By Wendy Hart
Two-hundred forty years ago, 56 men pledged their lives, their fortunes and their sacred honor to support the Declaration of Independence “with a firm reliance on the protection of Divine Providence.” How firm did that reliance have to be?
A mere eight weeks after the Declaration of Independence was adopted, Washington and the Continental Army were defeated on Long Island. But a miracle occurred during their retreat. British General Howe tried to send warships up the East River to surround Washington, but a stiff wind appeared and prevented their advance. Later, under cover of darkness, the Americans retreated across that same river. But now the winds shifted to shepherd the Americans across. Even so, the retreat took all night. As the sun rose, there were still numerous troops left on the island. Eyewitnesses state that a thick fog arose, but amazingly, it settled precisely over the retreating American army. Once the Americans were safely across the river, the fog lifted.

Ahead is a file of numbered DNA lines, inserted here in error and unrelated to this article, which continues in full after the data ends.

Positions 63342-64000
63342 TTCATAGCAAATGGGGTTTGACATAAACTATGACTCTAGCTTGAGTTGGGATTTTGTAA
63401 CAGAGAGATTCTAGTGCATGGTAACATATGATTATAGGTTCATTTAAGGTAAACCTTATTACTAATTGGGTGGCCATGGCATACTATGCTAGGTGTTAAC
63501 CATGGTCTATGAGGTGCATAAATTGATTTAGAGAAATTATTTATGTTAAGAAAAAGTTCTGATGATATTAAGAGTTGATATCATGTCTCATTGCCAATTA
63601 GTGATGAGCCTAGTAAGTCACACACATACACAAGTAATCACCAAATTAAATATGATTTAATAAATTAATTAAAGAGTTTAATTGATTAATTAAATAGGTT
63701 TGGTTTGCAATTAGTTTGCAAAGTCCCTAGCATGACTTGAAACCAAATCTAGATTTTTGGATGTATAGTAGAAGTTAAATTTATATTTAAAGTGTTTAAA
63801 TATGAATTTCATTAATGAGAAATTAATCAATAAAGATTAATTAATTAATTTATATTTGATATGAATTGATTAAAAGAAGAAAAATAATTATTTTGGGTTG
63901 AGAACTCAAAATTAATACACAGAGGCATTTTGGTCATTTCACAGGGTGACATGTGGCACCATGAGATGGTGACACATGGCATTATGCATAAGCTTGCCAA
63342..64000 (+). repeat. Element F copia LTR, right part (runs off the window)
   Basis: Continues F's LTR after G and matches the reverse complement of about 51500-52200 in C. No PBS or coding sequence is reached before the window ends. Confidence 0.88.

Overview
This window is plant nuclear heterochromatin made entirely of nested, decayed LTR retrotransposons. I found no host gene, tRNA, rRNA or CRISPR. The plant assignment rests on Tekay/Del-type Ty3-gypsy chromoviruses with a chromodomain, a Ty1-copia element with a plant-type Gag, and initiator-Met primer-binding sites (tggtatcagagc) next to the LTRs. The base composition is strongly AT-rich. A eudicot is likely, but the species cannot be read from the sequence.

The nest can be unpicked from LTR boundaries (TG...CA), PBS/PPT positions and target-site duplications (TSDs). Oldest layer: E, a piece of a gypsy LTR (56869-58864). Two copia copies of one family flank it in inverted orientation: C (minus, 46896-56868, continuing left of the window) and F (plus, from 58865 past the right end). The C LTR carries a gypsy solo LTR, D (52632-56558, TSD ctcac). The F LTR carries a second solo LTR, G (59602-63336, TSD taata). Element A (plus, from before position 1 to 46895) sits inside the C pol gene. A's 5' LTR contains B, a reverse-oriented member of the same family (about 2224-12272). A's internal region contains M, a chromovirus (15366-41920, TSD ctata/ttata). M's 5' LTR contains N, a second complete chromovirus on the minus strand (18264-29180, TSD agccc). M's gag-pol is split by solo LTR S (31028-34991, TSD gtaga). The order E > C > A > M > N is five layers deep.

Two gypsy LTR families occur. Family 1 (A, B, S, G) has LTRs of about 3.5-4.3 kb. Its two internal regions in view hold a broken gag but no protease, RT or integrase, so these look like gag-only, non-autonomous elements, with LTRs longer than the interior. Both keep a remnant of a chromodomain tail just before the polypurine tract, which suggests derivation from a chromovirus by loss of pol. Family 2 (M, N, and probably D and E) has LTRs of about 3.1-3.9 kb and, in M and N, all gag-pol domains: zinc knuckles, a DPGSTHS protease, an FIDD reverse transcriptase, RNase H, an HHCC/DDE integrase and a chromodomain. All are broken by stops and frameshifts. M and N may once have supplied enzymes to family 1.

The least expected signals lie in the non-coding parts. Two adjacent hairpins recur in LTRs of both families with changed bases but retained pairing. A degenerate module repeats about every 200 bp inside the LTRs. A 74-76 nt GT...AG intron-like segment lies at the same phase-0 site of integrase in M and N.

The Battle of Long Island was not an isolated incident. Dorchester Heights, White Plains, Trenton, Germantown, Valley Forge, Stony Point, Cowpens, and even Yorktown are just a few of the areas where the elements combined to aid the Americans and impede their enemies.
2,300 years earlier, Nephi “beheld that the Gentiles…did humble themselves before the Lord; and the power of the Lord was with them…[T]he Gentiles…were delivered by the power of God out of the hands of all other nations.” (1. Ne. 13:16,19)
We are the inheritors of that legacy of faith and freedom. This Independence Day, we are “bound” to gratefully acknowledge the Hand of God in establishing and preserving this nation. But in doing so, we should be willing to live righteously to qualify for the continued blessings of Heaven on this land. As we, like our forefathers, support the Declaration of Independence, may we do so “with a firm reliance on the protection of Divine Providence…”
“No people can be bound to acknowledge and adore the Invisible Hand which conducts the affairs of men more than the people of the United States. Every step by which they have advanced to the character of an independent nation seems to have been distinguished by some token of providential agency.”–George Washington